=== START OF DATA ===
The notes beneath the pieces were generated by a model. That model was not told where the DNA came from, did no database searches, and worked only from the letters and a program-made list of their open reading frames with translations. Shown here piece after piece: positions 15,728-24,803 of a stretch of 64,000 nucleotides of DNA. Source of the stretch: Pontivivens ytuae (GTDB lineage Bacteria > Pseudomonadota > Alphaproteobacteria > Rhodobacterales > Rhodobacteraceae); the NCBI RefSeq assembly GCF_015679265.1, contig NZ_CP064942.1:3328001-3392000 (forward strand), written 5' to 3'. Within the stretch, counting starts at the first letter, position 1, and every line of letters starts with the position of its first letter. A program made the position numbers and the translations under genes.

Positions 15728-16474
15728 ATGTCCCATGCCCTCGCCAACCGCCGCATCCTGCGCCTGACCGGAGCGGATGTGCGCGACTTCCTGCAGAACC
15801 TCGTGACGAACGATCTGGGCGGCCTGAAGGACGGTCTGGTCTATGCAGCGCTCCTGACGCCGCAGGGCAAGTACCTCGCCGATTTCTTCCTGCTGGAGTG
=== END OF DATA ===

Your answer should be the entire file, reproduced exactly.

The notes beneath the pieces were generated by a model. That model was not told where the DNA came from, did no database searches, and worked only from the letters and a program-made list of their open reading frames with translations. Shown here piece after piece: positions 15,728-24,803 of a stretch of 64,000 nucleotides of DNA. Source of the stretch: Pontivivens ytuae (GTDB lineage Bacteria > Pseudomonadota > Alphaproteobacteria > Rhodobacterales > Rhodobacteraceae); the NCBI RefSeq assembly GCF_015679265.1, contig NZ_CP064942.1:3328001-3392000 (forward strand), written 5' to 3'. Within the stretch, counting starts at the first letter, position 1, and every line of letters starts with the position of its first letter. A program made the position numbers and the translations under genes.

Positions 15728-16474
15728 ATGTCCCATGCCCTCGCCAACCGCCGCATCCTGCGCCTGACCGGAGCGGATGTGCGCGACTTCCTGCAGAACC
15801 TCGTGACGAACGATCTGGGCGGCCTGAAGGACGGTCTGGTCTATGCAGCGCTCCTGACGCCGCAGGGCAAGTACCTCGCCGATTTCTTCCTGCTGGAGTG